By Paul Moxon, Senior Director, Product & Solutions Marketing
When the cloud becomes the primary operating model for the enterprise, the IT department’s role will change. It will no longer be a systems administrator, an arbiter of what the enterprise can and cannot have. Instead, it’ll be a service administrator, an agent who is there to help users get the most out of their cloud-based applications.
First, IT will need to change its view of security. Traditionally, IT has owned security and acted as the guardian of data and systems access. But with the move to the cloud, most security will be provided by the cloud provider, which means IT will have to act as a liaison between the business units (BUs) and the cloud provider, helping the former understand the security model of the latter, and helping the latter build a security model which takes the former’s particular needs into account.
Next, IT will need to reposition itself as a trusted advisor. In a stark reversal of the traditional view of IT as an inhibitor of productivity, IT will now be viewed as an agent who works in the best interests of the business units, as the business units will be free to choose the cloud-based applications they wish to use without consulting IT. Rather than heavy-handedly dictate which applications the BUs can and can’t use, IT will be tasked to passively suggest best practices for the BUs, and do everything in its power to ensure their success.
Further, IT will need to reconsider its key internal processes, things like helpdesks, support policies, and support procedures. Today, those processes are based on the premise that all processes are on-premise and within IT’s control. But with a third-party cloud provider involved, IT will find that there are limits to what it can do, that their existing model won’t necessarily accommodate cloud-based systems and applications. It will be imperative, then, for IT to fully own its role as a service administrator. Failing that, the BUs will be apt to bypass IT whenever they have a technical issue and instead go straight to the cloud provider, and IT will lose even more control.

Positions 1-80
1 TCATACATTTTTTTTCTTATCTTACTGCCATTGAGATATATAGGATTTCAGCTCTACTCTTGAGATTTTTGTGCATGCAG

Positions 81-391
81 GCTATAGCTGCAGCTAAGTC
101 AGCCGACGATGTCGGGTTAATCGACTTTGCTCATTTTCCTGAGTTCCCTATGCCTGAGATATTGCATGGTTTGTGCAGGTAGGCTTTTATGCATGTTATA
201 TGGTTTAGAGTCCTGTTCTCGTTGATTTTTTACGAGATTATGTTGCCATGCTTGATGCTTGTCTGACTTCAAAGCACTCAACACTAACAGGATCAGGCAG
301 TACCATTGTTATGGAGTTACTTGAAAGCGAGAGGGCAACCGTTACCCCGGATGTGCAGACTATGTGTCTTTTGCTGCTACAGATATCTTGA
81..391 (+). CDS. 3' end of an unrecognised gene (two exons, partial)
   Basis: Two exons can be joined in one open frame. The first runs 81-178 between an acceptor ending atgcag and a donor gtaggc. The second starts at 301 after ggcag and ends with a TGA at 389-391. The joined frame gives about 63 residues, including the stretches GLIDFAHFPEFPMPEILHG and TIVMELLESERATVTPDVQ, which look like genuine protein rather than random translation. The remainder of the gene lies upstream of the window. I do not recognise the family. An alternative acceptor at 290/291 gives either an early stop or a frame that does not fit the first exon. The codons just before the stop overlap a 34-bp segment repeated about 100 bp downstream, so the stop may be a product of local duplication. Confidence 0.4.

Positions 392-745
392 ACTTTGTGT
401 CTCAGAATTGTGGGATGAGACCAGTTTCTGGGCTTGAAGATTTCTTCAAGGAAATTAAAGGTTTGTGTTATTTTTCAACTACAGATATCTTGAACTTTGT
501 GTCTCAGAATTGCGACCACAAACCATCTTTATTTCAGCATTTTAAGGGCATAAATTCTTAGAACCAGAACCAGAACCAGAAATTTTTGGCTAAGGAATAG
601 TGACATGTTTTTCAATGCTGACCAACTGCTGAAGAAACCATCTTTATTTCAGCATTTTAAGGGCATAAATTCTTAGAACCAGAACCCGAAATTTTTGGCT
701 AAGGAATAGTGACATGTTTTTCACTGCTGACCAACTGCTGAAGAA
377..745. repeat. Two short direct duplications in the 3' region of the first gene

Finally, IT will need to switch its thinking from “maintenance mode” to “strategic mode.” Today, some 80 percent of IT’s resources are focused on systems maintenance — merely keeping things up and running. But when the cloud becomes the primary operating model for the enterprise, and maintenance falls squarely on the shoulders of the cloud-service provider, IT will have the time to change their reputation in the organization. They should determine which critical business initiatives they can support, consider how emerging technologies can benefit the enterprise, and take this opportunity to become more proactive and less reactive.
Of course, some applications will likely never move to the cloud. When it comes to those applications, IT’s role will remain unchanged. For example, a trading algorithm at a Financial Services company — a proprietary application with high intellectual-property value — may simply be too integral to the value of the enterprise to ever comfortably host off-premise.
But most applications will find a home in the cloud, and it’s up to today’s IT departments to anticipate the coming paradigm shift and embrace the opportunities it will create for them, not the least of which will be the chance to gain a reputation for facilitating productivity and lose the reputation for inhibiting it.